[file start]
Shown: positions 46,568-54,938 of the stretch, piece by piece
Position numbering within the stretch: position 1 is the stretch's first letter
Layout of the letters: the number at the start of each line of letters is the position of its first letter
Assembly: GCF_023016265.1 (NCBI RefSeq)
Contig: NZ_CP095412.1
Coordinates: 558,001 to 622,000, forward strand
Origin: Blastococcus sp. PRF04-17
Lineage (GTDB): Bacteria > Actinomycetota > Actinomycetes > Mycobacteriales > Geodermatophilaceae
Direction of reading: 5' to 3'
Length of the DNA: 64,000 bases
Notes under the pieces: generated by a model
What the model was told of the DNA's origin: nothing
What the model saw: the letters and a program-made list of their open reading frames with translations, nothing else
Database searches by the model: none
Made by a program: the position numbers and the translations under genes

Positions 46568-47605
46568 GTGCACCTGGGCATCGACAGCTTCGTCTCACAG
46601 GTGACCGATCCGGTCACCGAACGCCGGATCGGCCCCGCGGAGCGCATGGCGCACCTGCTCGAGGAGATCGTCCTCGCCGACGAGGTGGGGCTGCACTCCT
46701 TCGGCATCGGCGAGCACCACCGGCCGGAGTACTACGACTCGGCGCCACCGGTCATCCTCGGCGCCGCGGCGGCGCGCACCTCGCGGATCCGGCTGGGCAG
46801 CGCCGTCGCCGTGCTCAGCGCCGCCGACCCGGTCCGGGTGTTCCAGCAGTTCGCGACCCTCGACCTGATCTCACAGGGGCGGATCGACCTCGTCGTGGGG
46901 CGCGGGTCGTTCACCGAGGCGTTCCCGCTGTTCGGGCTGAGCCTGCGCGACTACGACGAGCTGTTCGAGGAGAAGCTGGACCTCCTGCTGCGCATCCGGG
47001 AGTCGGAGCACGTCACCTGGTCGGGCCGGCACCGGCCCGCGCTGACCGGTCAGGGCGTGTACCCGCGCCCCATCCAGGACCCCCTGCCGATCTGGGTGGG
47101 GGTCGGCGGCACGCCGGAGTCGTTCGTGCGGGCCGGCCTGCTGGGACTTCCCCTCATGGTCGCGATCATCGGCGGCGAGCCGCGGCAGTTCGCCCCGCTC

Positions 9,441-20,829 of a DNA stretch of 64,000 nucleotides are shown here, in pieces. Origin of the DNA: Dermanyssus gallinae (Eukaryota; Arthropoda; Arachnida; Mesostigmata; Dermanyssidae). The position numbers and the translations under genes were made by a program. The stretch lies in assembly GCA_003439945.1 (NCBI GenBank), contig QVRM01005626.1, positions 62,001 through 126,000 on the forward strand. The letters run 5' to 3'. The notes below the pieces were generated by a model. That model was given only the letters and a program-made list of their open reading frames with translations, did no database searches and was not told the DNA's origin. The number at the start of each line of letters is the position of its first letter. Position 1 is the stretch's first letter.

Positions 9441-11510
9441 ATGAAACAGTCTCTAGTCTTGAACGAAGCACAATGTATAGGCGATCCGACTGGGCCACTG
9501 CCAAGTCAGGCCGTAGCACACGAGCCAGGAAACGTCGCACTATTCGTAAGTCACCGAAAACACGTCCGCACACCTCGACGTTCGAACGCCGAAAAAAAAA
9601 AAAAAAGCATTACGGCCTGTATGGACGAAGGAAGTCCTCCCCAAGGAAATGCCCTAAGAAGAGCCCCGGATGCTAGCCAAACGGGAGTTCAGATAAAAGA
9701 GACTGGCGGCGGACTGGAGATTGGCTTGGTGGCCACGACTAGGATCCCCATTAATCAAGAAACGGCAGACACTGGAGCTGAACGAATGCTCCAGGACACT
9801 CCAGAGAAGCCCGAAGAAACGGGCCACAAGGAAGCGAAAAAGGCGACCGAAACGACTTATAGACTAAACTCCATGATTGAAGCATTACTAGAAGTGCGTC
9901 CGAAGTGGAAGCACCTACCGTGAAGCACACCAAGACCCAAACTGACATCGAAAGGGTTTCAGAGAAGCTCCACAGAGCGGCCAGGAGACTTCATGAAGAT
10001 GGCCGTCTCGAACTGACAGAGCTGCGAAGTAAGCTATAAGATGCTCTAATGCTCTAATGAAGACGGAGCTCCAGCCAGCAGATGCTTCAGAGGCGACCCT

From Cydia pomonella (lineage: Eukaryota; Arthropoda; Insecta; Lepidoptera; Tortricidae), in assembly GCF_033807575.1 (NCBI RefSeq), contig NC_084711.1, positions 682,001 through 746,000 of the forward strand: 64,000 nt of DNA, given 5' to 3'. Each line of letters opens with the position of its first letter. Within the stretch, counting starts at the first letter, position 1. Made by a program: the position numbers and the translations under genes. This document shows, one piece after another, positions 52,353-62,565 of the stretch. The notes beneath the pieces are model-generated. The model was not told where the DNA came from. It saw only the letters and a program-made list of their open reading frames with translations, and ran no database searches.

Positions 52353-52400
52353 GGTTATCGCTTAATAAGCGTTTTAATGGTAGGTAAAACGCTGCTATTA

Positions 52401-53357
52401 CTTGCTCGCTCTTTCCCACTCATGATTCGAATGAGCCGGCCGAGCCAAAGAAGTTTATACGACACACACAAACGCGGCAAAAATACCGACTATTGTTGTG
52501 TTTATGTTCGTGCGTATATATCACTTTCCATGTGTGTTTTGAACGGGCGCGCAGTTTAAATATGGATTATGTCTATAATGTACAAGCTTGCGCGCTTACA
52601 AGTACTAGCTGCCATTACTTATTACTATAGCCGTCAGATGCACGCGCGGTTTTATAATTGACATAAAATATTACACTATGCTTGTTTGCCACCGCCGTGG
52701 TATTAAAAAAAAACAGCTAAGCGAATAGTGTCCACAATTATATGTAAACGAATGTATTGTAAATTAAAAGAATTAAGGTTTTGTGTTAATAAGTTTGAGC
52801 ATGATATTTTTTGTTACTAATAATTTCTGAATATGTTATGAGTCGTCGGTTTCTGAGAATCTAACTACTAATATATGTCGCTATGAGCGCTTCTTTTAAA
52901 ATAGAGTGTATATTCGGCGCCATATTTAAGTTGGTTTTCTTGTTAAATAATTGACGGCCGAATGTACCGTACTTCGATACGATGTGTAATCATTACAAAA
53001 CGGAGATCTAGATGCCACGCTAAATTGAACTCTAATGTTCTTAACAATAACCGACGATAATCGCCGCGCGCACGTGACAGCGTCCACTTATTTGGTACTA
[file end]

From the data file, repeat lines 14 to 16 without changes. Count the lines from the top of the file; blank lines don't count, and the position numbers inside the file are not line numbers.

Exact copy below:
Database searches by the model: none
Made by a program: the position numbers and the translations under genes

Positions 46568-47605